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  • Coquille Falls is a truly wild and remote place

  • When it comes to hiking destinations, the best ones are sometimes the most remote.
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      Rogue River-Siskiyou National Forest website for the trail: http://1.usa.gov/1idVqrj
      My map: http://goo.gl/aNsy0Z
      Info about Coquille Falls Natural Research Area: http://1.usa.gov/1idUh2Q
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      Learn more
      Rogue River-Siskiyou National Forest website for the trail: http://1.usa.gov/1idVqrj

      My map: http://goo.gl/aNsy0Z

      Info about Coquille Falls Natural Research Area: http://1.usa.gov/1idUh2Q

      Brochure: "The Geology of Waterfalls Along the Coquille River" can be downloaded for free from http://1.usa.gov/1fqHEfG
  • When it comes to hiking destinations, the best ones are sometimes the most remote.
    One of those spots is Coquille Falls, an easy hike at the end of a long drive. While Coquille Falls is far from any major highway, it's actually in a very central location. The nearest town is Powers, and there are approaches from Interstate 5 and Highway 101.
    To get there, first you have to reach Powers, a town of about 700 people in Coos County that is located 21 miles south of Myrtle Point (off Oregon Route 42).
    From Medford, take I-5 north for about 89 miles to exit 119 toward Winston/Coos Bay. Follow Highway 42 about 45 miles to County Highway 219 South (Powers Highway), which turns into National Forest Road 33. About 5 miles south of Powers, take a left onto National Forest Road 3348. After about 1.5 miles on NF 3348, start looking for a small turnout with a trailhead sign on the north side of the road.
    From the turnout, Coquille River Falls Trail #1257 follows an easy grade down the headwaters of the Coquille River. The sun breaks through on sunny days, producing slivers of light shaped by breaks in the canopy.
    About a mile into the hike, the trail becomes steep, and wet in some places, bringing you to the first views of lower Coquille Falls. Inch closer at your own caution and discover challenging river access below the falls. The water plunges 20 or so feet into a clear pool, making way to a deep, narrow, river channel.
    Adventurous hikers can scramble to the upper falls along a few different routes, and along the most natural approach you will find a plaque to commemorate the life of a Cub Scout who fell to his death in pursuit of the wonder of the upper falls.
    The upper falls is even more impressive, and there's easier swimming access, as well as a couple of sandy nooks for nappers and campers who want to spend some time here. The water is clear and inviting for swimmers who want to swim underneath the falls and in the deep pool. Early in the summer the water is cold, but by late summer the Coquille has warmed up quite a bit.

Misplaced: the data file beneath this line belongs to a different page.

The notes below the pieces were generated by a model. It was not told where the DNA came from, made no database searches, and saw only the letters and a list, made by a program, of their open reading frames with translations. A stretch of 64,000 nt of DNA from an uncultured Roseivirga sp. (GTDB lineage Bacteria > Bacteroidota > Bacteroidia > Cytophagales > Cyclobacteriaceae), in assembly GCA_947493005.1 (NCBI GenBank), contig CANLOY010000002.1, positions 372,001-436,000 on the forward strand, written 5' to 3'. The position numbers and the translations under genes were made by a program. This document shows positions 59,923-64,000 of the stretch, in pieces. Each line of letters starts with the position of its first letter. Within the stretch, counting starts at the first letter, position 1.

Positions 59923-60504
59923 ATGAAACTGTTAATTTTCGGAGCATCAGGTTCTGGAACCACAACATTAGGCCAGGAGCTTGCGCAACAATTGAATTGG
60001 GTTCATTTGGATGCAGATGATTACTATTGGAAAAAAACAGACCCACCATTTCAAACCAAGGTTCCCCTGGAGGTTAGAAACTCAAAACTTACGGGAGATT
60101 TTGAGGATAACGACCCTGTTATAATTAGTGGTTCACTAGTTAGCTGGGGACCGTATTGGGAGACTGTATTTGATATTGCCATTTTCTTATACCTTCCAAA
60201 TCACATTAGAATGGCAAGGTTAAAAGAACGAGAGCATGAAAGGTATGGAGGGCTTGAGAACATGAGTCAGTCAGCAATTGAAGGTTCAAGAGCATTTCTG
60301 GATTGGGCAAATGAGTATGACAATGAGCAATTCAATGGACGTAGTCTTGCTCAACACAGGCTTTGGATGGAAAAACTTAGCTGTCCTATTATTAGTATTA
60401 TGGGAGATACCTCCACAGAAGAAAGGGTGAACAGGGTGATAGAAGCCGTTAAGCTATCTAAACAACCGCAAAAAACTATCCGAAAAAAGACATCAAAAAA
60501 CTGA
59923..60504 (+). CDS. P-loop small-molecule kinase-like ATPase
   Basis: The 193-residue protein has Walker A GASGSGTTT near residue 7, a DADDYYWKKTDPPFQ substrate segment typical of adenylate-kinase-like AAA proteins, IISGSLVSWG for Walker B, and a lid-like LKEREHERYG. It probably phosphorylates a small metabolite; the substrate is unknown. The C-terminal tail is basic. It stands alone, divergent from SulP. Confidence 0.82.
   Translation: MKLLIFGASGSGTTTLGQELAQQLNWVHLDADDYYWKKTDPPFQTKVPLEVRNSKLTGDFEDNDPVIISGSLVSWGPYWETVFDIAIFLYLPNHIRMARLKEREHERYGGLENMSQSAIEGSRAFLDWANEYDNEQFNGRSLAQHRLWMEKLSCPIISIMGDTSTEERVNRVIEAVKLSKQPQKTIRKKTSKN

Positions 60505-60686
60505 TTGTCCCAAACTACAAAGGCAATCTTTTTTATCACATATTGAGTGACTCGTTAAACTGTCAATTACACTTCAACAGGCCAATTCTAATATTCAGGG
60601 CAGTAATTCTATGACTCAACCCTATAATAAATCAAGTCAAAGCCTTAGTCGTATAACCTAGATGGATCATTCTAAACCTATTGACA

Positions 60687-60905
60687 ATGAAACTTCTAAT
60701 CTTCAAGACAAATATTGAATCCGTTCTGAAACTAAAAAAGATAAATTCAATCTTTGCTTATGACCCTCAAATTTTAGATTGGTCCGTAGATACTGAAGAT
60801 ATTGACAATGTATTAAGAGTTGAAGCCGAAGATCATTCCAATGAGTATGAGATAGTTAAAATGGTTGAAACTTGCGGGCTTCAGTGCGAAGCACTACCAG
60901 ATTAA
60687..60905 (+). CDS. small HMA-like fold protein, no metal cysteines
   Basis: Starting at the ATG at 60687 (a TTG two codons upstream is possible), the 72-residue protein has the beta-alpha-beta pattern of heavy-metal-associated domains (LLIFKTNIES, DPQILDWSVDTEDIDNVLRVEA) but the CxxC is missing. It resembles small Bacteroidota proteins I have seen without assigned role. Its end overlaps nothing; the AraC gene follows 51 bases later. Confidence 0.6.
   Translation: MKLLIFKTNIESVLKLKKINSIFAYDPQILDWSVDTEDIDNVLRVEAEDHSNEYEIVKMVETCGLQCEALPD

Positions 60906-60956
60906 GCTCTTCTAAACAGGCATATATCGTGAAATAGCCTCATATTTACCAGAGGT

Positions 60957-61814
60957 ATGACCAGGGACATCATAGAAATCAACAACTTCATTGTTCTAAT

And don't forget you'll have to make your way back down, adjacent the memorial plaque, which is a reminder of the fragility of life and the luring nature of truly wild places.
    The Coquille Falls Natural Research Area, which accompanies the adjacent Port Orford Natural Research Area, is as special for its forests as its waterfalls. The area boasts dense, old-growth trees towering high in the sky, hovering over giant ferns, lush moss. The soil is quite rich, like farther north on the coast, but the slope is steep like the Siskiyous.
    Nearby, there are many primitive camping options, including a number of campgrounds scattered throughout Eden Valley, including Squaw Lake and Island Campground. And while this spot is pretty darned remote, you can take off in any direction for infinite nearby adventures.
    No matter which way you head, whether it's toward Powers, Agness, Glendale or Galice, there are numerous trails, creeks, rivers and beaches to explore.
    But while you're dreaming, don't forget how far you are from any services.
    Call the ranger station in Gold Beach and Powers to check on road conditions, as the area's roads are sometimes out of service. Pick up the Powers Ranger District map, and fill up on gas before leaving.
    Gabriel Howe is executive director and field coordinator for the Siskiyou Mountain Club. Contact him at howegabe@gmail.com.
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